Currently, we are busy preparing our program for Podium 2012, which is a Choral Music Conference where conductors, singers, educators, composers, choral administrators and, music lovers in general, gather to attend sessions and listen to an array of choirs that present concerts during the conference. Some highlight pieces from the retreat weekend was, "Vidi Speciosam," a work Belle Canto commissioned by Canadian composer, Jeff Enns, which has gorgeous writing for female voice. Oh, how I love full-bodied sacred music singing.  I also enjoyed working on a set of Spanish pieces, which includes Estévez's "Mata del Anima Sola." I challenge you not to have this work stuck in your head after you watch this video (the first part morso than the second part):


Overall, I'm excited by the repertoire and preparatory process that awaits Belle Canto for the rest of our season. I cannot wait for Podium to arrive; I am going to be going on a massive blogging blitz. I plan to cover sessions, concerts, and potentially conduct some interviews to cross-post on this blog, Sound and Noise, as well as the ACCC Choral Bytes blog. It's going to be a busy time, but I would not have it any other way.

Until next time readers, take care! 

Friday, March 16, 2012

The Choral Fabric of the Stuttgart Chamber Choir

Greetings readers!

Posted below is a concert review I covered for Sound and Noise:
The Stuttgart Chamber Choir was so good that, frankly, it makes me sick. How can a choir be that good? Recognition must be given to the Richard Eaton Singers for bringing in the Stuttgart Chamber Choir; a stellar addition in celebration of their 60th anniversary season. Conducted by Frieder Bernius, the Stuttgart Chamber Choir was joined by TorQ Percussion Quartet from Toronto this past Wednesday evening.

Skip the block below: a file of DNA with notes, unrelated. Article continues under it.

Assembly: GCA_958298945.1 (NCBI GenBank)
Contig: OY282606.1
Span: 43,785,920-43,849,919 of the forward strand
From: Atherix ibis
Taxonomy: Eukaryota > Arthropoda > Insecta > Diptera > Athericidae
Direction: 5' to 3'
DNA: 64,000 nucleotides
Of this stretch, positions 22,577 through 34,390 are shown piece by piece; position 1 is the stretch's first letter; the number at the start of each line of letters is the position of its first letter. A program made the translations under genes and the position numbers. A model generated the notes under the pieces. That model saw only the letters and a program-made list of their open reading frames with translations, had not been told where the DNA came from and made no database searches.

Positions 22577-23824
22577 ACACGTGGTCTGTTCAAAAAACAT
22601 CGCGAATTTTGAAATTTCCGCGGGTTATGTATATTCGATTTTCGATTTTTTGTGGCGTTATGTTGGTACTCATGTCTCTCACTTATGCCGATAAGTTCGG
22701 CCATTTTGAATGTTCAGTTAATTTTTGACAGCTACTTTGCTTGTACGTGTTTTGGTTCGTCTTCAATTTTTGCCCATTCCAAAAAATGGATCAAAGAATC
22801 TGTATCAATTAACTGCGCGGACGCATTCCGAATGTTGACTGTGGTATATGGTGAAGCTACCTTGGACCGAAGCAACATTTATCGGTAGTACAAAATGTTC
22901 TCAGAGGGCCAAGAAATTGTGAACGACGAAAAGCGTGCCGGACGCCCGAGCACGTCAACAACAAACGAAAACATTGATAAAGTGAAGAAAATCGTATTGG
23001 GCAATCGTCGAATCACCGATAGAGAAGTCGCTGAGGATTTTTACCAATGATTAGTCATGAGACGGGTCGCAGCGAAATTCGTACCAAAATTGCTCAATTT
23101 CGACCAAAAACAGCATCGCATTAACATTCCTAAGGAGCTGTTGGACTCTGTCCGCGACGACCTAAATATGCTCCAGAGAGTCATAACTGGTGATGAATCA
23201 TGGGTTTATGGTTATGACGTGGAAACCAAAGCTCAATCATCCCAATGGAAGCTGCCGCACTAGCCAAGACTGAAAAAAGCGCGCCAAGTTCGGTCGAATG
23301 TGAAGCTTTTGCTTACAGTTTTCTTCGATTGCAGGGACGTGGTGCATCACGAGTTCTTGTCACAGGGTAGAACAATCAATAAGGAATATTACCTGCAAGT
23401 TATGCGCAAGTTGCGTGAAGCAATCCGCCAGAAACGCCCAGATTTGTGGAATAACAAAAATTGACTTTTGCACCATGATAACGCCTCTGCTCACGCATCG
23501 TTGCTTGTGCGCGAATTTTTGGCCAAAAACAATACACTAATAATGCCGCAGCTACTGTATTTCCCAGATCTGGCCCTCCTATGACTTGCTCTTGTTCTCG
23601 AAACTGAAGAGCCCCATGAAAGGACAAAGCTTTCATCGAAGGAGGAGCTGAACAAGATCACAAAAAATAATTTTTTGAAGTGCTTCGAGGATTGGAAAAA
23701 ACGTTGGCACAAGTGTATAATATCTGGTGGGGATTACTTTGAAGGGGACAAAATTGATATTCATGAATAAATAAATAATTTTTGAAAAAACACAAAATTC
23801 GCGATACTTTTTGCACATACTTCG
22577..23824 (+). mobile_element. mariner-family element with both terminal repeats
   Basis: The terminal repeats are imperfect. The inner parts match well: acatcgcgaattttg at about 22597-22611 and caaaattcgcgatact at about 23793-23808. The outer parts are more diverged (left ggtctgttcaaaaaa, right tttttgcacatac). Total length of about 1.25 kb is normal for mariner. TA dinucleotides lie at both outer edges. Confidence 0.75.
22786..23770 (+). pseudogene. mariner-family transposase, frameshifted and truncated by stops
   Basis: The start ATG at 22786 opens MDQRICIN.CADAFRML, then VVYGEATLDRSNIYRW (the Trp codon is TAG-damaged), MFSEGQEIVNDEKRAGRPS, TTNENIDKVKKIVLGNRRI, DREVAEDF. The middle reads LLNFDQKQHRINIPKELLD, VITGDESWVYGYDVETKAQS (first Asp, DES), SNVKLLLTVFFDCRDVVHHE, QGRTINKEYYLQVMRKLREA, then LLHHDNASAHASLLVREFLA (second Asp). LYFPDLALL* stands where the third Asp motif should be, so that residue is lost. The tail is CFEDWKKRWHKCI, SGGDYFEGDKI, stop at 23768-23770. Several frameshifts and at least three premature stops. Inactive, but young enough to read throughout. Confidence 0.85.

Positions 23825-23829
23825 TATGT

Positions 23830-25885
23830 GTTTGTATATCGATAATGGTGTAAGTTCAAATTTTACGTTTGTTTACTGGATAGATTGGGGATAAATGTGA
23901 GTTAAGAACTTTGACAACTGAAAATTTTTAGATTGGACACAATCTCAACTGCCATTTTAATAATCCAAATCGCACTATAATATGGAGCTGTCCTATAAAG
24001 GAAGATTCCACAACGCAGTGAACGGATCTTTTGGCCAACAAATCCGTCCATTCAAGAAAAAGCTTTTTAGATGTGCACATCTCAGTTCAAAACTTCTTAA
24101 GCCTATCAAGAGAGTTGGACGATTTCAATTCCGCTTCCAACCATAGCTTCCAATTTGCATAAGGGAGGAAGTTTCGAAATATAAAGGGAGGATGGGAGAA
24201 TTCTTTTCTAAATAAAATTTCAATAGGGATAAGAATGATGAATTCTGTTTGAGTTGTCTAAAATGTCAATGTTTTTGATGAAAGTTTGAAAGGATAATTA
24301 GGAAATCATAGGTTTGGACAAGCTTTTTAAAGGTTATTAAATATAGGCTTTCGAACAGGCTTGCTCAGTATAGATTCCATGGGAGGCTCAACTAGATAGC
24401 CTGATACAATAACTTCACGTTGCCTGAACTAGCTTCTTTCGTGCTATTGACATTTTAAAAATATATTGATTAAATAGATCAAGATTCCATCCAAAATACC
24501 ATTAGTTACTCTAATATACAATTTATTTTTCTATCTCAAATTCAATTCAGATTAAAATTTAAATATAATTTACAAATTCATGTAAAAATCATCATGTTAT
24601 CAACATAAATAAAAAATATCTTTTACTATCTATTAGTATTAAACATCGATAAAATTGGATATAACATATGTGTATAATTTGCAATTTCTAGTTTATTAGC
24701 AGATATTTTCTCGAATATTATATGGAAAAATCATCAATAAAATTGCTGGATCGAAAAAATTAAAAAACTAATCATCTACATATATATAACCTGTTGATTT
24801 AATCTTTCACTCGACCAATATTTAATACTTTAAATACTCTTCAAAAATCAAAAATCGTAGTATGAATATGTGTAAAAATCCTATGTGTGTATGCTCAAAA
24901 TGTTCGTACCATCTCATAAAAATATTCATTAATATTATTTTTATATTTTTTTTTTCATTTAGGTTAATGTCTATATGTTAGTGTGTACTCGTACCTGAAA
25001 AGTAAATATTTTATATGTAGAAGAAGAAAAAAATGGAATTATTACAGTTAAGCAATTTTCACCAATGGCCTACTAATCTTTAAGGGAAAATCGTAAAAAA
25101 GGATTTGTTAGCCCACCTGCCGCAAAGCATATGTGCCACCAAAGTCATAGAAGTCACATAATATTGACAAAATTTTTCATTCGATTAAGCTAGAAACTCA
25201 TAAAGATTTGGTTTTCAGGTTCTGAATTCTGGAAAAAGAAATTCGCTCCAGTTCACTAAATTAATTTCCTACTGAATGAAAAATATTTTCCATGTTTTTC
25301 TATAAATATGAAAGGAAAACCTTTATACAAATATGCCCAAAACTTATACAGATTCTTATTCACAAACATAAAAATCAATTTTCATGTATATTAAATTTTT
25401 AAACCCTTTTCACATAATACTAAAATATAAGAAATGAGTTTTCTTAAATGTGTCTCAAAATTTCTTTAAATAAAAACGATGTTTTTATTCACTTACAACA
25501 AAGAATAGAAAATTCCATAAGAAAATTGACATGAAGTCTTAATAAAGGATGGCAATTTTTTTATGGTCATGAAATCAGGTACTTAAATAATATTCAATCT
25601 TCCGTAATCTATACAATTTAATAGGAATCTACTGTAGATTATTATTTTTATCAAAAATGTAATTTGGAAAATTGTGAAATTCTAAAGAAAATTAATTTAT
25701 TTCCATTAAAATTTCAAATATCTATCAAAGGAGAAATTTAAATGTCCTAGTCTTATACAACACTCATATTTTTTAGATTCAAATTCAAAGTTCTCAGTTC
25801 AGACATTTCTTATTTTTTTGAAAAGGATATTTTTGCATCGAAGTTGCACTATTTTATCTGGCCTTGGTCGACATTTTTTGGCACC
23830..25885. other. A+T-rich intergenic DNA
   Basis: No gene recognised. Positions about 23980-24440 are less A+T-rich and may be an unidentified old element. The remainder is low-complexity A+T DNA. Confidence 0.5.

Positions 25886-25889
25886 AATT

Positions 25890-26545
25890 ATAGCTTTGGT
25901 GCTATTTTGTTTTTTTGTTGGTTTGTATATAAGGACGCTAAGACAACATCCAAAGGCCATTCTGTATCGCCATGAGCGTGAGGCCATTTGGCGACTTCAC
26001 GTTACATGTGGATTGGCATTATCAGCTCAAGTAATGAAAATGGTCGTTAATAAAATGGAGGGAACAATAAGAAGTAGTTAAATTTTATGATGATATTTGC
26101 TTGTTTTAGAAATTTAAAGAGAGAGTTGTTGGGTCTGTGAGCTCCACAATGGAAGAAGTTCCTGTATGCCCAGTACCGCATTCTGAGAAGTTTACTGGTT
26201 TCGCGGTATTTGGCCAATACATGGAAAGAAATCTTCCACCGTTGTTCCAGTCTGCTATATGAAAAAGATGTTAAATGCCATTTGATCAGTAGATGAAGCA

The program began and ended with what I would expect a German choir to sing best, repertoire by German composers. In this case, it was Bach and Mendelssohn. As far as I’m concerned, the choir provided the model choral sound for these composers. Listening to Bach’s “Singet dem Herrn” was like hearing the aural construction of a luxury fabric. Only the finest vocal threads were chosen and interwoven into a sound textile that was uniform, seamless, and impenetrable. I would expect no less of German workmanship. The musical lines within the Bach were sung with such motile precision. If I wanted to acoustically parse each of the notes in the running lines, they would all have been equally balanced and resonant. As well, their German diction was so clean; I could have easily transcribed every phoneme that they were singing, further demonstrating how they have the prototype choral sound for Bach. The collective choral voice was clean, crisp and pliable. Mendelssohn’s “Te Deum” was sung with the same precision and the text stanza’s were interspersed with lyrical lines sung by a quartet of singers. They had an amazing bass singer in the quartet, who just so happened to be featured in every soloistic combination during the concert. I developed a choir girl crush on him. The “Te Deum” also featured the solo work of a full-bodied mezzo-soprano; a refreshing change from the crisp choral texture. My highlight moment within the “Te Deum” was the pleading echos of “Miserere nostri/have mercy on us” from individual voices within the choir. The overlapping and weaving laments produced collective sentiments that were hauntingly helpless.